When we exchange marital vows, we promise to support one another in 'sickness and in health'. A mother makes no such promise when she gives birth. Yet it was, and is, you who has born much of the brunt of supporting and looking after me 'in sickness' when I am struck down with depression.
It all began 17 years ago when I suffered my first major depressive episode. It wasn't that my darling husband didn't want to help: he did his very best. But he was also trying to hold down a job in financial services where he worked long hours and often travelled. It was you who lived nearby and who could come and spend the day with me.
During the acute phase of the illness I was bed-ridden, unable even to get to the bathroom without your help. I remember you telling me that I couldn't be left alone: I had a sense that I was falling, the bed was falling, as if I was hurtling downwards on a crashing plane which never landed. I would grip your hand or arm, which soon turned a livid red. I was literally hanging on for dear life, every muscle tensed, every sense alert, fibre strained, cell taut as I lay clenched in the foetal position trying to hang on. All I could say was "I'm going to crash!".
In response you took to reciting a phrase from the Bible: "My grace is sufficient for thee; my strength is made perfect in weakness". This was a different, more positive mantra than my previous chant. Very gradually, I began to repeat the line with you. There was some point to the illness. My strength would indeed become perfect in weakness.
Gradually as I began to get better, you would read aloud longer passages and poems to me as you had done when I was a child. You had always kept a commonplace book of snippets of poetry, prayer and anecdotes that had particularly struck you, entitled 'Consolations'. I devoured the collection as if it were ice-cold water offered to a parched traveller.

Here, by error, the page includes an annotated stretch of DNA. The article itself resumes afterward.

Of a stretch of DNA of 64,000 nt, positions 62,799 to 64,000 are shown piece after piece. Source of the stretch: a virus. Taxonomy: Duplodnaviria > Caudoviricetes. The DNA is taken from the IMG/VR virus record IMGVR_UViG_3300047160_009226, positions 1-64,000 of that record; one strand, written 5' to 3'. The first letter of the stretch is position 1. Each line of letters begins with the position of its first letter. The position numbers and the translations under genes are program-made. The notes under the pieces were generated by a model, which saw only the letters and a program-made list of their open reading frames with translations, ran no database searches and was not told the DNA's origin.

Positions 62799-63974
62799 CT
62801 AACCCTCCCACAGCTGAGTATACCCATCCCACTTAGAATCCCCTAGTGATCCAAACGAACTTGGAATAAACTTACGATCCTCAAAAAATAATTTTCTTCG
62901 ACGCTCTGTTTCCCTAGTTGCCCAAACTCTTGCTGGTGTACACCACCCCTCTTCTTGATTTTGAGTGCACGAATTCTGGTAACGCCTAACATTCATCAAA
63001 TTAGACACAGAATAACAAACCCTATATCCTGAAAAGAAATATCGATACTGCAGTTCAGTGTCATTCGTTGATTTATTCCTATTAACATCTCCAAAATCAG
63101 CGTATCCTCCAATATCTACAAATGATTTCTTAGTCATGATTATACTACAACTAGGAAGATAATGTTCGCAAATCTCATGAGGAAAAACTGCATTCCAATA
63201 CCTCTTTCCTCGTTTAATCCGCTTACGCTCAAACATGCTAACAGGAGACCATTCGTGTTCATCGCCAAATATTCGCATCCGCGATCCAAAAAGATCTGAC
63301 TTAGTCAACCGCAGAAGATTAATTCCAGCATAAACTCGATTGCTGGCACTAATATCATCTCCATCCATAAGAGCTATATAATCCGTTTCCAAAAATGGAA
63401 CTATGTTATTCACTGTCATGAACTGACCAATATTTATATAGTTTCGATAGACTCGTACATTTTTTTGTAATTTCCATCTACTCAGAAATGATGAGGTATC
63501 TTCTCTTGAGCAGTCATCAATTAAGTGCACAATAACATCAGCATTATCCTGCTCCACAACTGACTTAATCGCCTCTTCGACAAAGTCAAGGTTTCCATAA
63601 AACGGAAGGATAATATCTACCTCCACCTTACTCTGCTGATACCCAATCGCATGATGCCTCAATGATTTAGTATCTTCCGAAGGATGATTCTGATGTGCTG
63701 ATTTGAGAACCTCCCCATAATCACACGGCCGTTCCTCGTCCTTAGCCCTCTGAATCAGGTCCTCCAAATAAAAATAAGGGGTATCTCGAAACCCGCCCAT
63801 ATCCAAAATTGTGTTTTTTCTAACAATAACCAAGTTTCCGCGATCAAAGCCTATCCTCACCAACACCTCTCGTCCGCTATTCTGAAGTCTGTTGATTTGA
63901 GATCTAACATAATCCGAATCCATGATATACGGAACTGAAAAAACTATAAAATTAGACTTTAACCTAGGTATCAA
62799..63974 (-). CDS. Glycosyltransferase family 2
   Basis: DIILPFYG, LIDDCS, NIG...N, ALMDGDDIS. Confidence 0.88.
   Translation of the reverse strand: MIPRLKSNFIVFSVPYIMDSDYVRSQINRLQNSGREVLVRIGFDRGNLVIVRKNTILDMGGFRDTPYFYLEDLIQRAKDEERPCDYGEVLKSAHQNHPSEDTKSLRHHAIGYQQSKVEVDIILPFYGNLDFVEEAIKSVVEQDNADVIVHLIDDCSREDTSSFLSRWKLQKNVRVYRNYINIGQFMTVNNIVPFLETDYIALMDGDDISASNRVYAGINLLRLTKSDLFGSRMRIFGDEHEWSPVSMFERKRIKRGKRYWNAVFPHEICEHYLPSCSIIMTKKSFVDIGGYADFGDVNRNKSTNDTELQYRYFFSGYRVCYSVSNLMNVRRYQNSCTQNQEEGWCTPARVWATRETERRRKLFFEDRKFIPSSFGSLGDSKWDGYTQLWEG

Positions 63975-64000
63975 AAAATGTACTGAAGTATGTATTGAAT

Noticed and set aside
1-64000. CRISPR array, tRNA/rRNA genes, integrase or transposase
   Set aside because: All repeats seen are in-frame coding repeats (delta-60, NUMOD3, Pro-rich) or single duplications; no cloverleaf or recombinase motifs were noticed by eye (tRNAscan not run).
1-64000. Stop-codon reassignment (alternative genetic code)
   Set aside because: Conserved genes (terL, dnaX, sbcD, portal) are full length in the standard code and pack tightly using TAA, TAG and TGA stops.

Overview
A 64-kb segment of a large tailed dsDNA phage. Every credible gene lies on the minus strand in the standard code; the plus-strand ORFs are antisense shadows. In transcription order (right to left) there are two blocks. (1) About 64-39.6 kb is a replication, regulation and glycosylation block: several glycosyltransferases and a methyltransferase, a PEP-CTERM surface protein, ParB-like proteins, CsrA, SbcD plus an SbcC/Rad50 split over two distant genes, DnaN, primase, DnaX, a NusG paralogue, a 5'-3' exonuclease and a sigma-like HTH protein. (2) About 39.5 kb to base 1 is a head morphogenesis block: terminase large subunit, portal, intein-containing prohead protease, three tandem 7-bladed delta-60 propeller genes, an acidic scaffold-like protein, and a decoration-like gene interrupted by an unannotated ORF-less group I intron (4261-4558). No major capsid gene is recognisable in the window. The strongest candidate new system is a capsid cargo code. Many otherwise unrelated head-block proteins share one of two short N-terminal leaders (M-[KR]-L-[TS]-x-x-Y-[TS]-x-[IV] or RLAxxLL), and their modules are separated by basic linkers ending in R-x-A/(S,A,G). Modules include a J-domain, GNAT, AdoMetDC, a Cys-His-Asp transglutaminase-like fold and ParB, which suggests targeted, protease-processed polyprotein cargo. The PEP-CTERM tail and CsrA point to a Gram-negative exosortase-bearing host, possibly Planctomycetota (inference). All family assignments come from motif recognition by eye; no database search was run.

Some mothers and daughters are bound by a shared love of baking; others bond over their enthusiasm for a particular television show. We had always been united by a love of poetry. When I was a child, you had furnished me with several gorgeous illustrated anthologies.
Now poetry proved the perfect medium for me when I was ill. For a start I wasn't well enough to listen to, let alone read, anything longer than a few verses. So poetry's brevity was a blessing. So too was the way it dissolved the feeling of solitude. As you read poems such as 'The Flower' by George Herbert, with its line 'Who would have thought my shriveled heart / Could have recovered greenness?' I realised I wasn't alone and others had made something of their suffering.
Then, as my recovery gathered pace, it was you who accompanied me on my first trip to the post-box and back; then to the café at the end of the street; and on visits to my psychiatrist and the hospital.
Caring for someone with clinical depression is no different to caring to someone with any other serious illness. There are doctors' visits to arrange; beds to be made; trays to be brought upstairs; sheets to be changed and smoothed. All this you did.
And then there is a household to run and children to care for. This too you did. All the while, unbeknownst to me, it was you who had been unloading the dishwasher and emptying the washing machine; filling the supermarket trolley and putting our children to bed. Such was the ferocity of the illness that I had been utterly absorbed in my own battle to survive and had been unaware of the household continuing around me, directed by you.
Even now that the acute phase of the illness has passed, and I have learnt to manage my Black Dog, you are still a crucial source of support. You can spot an edge to my voice and a familiar frightened look in my eye. You are the one to tell me to slow down and look after myself: feeling overwhelmed is a sure sign my depression is not far behind.
Much as I still rely on you, I know that I must learn to do so less. You are now in your late seventies. It is for me to care for you, just as you have looked after me for so many years. It will be a tiny token of thanks after all you've done for me. I hope I don't break this promise.
Rachel Kelly's memoir, Black Rainbow: how words healed me - my journey through depression, is published by Hodder & Stoughton and is available for purchase on Amazon. The Black Rainbow app can be downloaded for free on the Apple App store and on the Google App store for £1.49. All author proceeds to SANE and United Response.
Rachel is running a series of workshops on the Healing Power of Poetry at the Idler Academy, 81 Westbourne Park Rd W25QH, every Wednesday 6.45-8.15pm from 5th-26th November. Visit the Idler Academy website to sign up.
Follow Rachel @rache_Kelly or visit www.blackrainbow.org.uk